I’m not sure. It would be difficult to know unless one studied all papal statements and applied the infallibility criterion from the Vatican I Council to each.
Which ones are they?
I know of at least three off of the top of my head. The Assumption of Mary, the Immaculate Conception and Unam Sanctam.
Also as I understand it not everything in an ex-cathedral statement is infallible.
This isn’t exactly correct. The ex cathedra statement is infallible, but not everything contained in the Papal Bull/Apostolic Constitution that promulgates the dogma is.
This seems to be problematic.
Why do you think that? It’s no more problematic than identifying dogma contained in the decrees of an Ecumenical Council. Much contained in those documents treat disciplinary matters or explain the reasoning behind the dogmatic decrees, but they aren’t themselves infallible statements.
Should I take the general theme or the main point of all encyclicals?
In the modern papacy it is very rare that a Pope would use an encyclical as a vehicle to exercise the authority of the extraordinary Papal Magisterium. That does not mean though that a Catholic is free to disregard those teachings.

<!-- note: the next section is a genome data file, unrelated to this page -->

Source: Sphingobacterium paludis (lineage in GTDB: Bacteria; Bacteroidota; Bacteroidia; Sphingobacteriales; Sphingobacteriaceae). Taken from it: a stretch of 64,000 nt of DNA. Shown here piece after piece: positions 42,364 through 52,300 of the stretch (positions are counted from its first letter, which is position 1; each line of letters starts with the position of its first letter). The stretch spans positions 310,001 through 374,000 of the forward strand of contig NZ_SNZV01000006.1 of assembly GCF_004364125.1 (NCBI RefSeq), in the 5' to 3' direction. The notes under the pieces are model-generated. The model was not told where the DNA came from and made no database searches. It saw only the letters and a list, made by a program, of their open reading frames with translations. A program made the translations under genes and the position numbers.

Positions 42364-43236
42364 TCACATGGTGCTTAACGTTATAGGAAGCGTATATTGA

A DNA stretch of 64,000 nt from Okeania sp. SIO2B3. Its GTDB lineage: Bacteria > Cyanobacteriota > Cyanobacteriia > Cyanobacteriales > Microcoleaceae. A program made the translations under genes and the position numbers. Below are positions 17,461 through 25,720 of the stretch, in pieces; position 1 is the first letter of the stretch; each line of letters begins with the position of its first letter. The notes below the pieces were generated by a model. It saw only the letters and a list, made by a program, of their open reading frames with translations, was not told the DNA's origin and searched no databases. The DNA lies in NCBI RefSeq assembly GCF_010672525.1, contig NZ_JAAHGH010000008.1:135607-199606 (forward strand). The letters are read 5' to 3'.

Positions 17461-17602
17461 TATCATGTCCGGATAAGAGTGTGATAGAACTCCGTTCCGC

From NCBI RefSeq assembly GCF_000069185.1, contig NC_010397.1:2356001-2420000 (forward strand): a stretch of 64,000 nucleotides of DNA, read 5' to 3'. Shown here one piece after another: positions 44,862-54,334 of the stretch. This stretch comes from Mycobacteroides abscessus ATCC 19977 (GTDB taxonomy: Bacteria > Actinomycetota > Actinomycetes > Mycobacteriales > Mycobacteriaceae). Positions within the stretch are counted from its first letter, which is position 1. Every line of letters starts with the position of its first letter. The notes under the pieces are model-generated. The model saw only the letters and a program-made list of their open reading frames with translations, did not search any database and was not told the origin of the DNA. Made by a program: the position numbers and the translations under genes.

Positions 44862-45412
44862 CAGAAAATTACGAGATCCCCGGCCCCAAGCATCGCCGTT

Can I pock and choose what I like and don’t like if it is fallible?
Generally the answer is “no.” The non-infallible teachings of the Pope must be given ordinary assent by Catholics.
How do councils fit into this?
Ecumenical Councils are called for the purpose of defining doctrine, usually in response to heresies that threaten the Catholic faithful.
I know that not everything in the council is ratified by the Pope.
Interesting. So far as I know every Ecumenical Council has been accepted or later ratified by the Pope. Local councils are a different matter.
You think that the church would make this easier for outsiders. Maybe the church has declared this and I just dont know.
I find it to be a non-issue with most neophytes who are approaching the Catholic faith. There are sources readily available to learn and understand what the Catholic Church teaches - most notably the Catechism. The ultimate source of authority for those teachings is generally of little concern - that is - whether the dogma was promulgated by an Ecumenical Council or by an ex cathedra statement of the Pope. The reasons behind the teachings are certainly relevant, but not the distinction between ex cathedra and non-ex cathedra pronouncements.